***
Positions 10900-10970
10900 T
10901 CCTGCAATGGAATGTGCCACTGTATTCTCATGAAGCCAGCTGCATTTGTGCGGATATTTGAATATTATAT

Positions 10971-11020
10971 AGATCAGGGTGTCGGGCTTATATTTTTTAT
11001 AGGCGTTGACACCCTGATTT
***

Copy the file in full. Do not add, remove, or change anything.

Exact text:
Positions 10900-10970
10900 T
10901 CCTGCAATGGAATGTGCCACTGTATTCTCATGAAGCCAGCTGCATTTGTGCGGATATTTGAATATTATAT

Positions 10971-11020
10971 AGATCAGGGTGTCGGGCTTATATTTTTTAT
11001 AGGCGTTGACACCCTGATTT